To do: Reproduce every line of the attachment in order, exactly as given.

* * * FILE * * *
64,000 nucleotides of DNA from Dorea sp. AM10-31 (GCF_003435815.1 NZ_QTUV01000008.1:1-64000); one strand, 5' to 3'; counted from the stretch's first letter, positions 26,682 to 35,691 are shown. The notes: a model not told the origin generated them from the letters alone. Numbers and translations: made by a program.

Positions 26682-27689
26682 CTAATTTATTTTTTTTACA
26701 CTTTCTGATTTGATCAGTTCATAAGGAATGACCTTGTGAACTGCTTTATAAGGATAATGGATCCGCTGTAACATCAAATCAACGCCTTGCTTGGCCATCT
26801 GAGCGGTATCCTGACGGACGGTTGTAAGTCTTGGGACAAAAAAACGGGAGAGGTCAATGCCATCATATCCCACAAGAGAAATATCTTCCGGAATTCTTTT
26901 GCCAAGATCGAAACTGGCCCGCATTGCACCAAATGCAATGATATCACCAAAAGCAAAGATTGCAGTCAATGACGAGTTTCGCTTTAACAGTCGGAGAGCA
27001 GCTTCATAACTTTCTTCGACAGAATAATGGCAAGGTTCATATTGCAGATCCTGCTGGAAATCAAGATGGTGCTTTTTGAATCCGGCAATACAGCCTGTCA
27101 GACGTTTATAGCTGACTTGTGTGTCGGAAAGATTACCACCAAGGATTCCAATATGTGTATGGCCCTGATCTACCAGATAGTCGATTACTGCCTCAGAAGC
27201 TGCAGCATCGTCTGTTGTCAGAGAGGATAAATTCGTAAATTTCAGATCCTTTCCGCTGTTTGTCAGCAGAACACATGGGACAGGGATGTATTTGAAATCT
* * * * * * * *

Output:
64,000 nucleotides of DNA from Dorea sp. AM10-31 (GCF_003435815.1 NZ_QTUV01000008.1:1-64000); one strand, 5' to 3'; counted from the stretch's first letter, positions 26,682 to 35,691 are shown. The notes: a model not told the origin generated them from the letters alone. Numbers and translations: made by a program.

Positions 26682-27689
26682 CTAATTTATTTTTTTTACA
26701 CTTTCTGATTTGATCAGTTCATAAGGAATGACCTTGTGAACTGCTTTATAAGGATAATGGATCCGCTGTAACATCAAATCAACGCCTTGCTTGGCCATCT
26801 GAGCGGTATCCTGACGGACGGTTGTAAGTCTTGGGACAAAAAAACGGGAGAGGTCAATGCCATCATATCCCACAAGAGAAATATCTTCCGGAATTCTTTT
26901 GCCAAGATCGAAACTGGCCCGCATTGCACCAAATGCAATGATATCACCAAAAGCAAAGATTGCAGTCAATGACGAGTTTCGCTTTAACAGTCGGAGAGCA
27001 GCTTCATAACTTTCTTCGACAGAATAATGGCAAGGTTCATATTGCAGATCCTGCTGGAAATCAAGATGGTGCTTTTTGAATCCGGCAATACAGCCTGTCA
27101 GACGTTTATAGCTGACTTGTGTGTCGGAAAGATTACCACCAAGGATTCCAATATGTGTATGGCCCTGATCTACCAGATAGTCGATTACTGCCTCAGAAGC
27201 TGCAGCATCGTCTGTTGTCAGAGAGGATAAATTCGTAAATTTCAGATCCTTTCCGCTGTTTGTCAGCAGAACACATGGGACAGGGATGTATTTGAAATCT